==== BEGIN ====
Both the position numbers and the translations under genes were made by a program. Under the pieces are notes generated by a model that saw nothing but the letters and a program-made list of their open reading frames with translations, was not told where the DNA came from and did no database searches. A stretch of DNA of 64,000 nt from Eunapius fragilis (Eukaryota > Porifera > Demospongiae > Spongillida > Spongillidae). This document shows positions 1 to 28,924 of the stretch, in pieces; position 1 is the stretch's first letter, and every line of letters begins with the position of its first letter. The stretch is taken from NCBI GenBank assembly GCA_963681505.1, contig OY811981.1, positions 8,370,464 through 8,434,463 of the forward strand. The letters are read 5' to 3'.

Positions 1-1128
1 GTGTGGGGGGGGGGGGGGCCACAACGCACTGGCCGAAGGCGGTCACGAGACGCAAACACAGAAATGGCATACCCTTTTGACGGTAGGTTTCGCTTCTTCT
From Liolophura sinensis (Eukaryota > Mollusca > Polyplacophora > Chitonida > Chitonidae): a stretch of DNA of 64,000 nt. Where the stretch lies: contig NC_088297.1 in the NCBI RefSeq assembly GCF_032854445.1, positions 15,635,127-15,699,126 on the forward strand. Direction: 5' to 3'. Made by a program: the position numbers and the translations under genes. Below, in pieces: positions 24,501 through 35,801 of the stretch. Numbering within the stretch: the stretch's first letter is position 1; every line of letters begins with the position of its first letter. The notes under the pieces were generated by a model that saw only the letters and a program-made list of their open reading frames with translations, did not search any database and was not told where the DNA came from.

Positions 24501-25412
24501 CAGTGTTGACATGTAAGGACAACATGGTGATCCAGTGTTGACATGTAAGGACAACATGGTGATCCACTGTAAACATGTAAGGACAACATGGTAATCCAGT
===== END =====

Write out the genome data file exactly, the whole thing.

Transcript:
Both the position numbers and the translations under genes were made by a program. Under the pieces are notes generated by a model that saw nothing but the letters and a program-made list of their open reading frames with translations, was not told where the DNA came from and did no database searches. A stretch of DNA of 64,000 nt from Eunapius fragilis (Eukaryota > Porifera > Demospongiae > Spongillida > Spongillidae). This document shows positions 1 to 28,924 of the stretch, in pieces; position 1 is the stretch's first letter, and every line of letters begins with the position of its first letter. The stretch is taken from NCBI GenBank assembly GCA_963681505.1, contig OY811981.1, positions 8,370,464 through 8,434,463 of the forward strand. The letters are read 5' to 3'.

Positions 1-1128
1 GTGTGGGGGGGGGGGGGGCCACAACGCACTGGCCGAAGGCGGTCACGAGACGCAAACACAGAAATGGCATACCCTTTTGACGGTAGGTTTCGCTTCTTCT
From Liolophura sinensis (Eukaryota > Mollusca > Polyplacophora > Chitonida > Chitonidae): a stretch of DNA of 64,000 nt. Where the stretch lies: contig NC_088297.1 in the NCBI RefSeq assembly GCF_032854445.1, positions 15,635,127-15,699,126 on the forward strand. Direction: 5' to 3'. Made by a program: the position numbers and the translations under genes. Below, in pieces: positions 24,501 through 35,801 of the stretch. Numbering within the stretch: the stretch's first letter is position 1; every line of letters begins with the position of its first letter. The notes under the pieces were generated by a model that saw only the letters and a program-made list of their open reading frames with translations, did not search any database and was not told where the DNA came from.

Positions 24501-25412
24501 CAGTGTTGACATGTAAGGACAACATGGTGATCCAGTGTTGACATGTAAGGACAACATGGTGATCCACTGTAAACATGTAAGGACAACATGGTAATCCAGT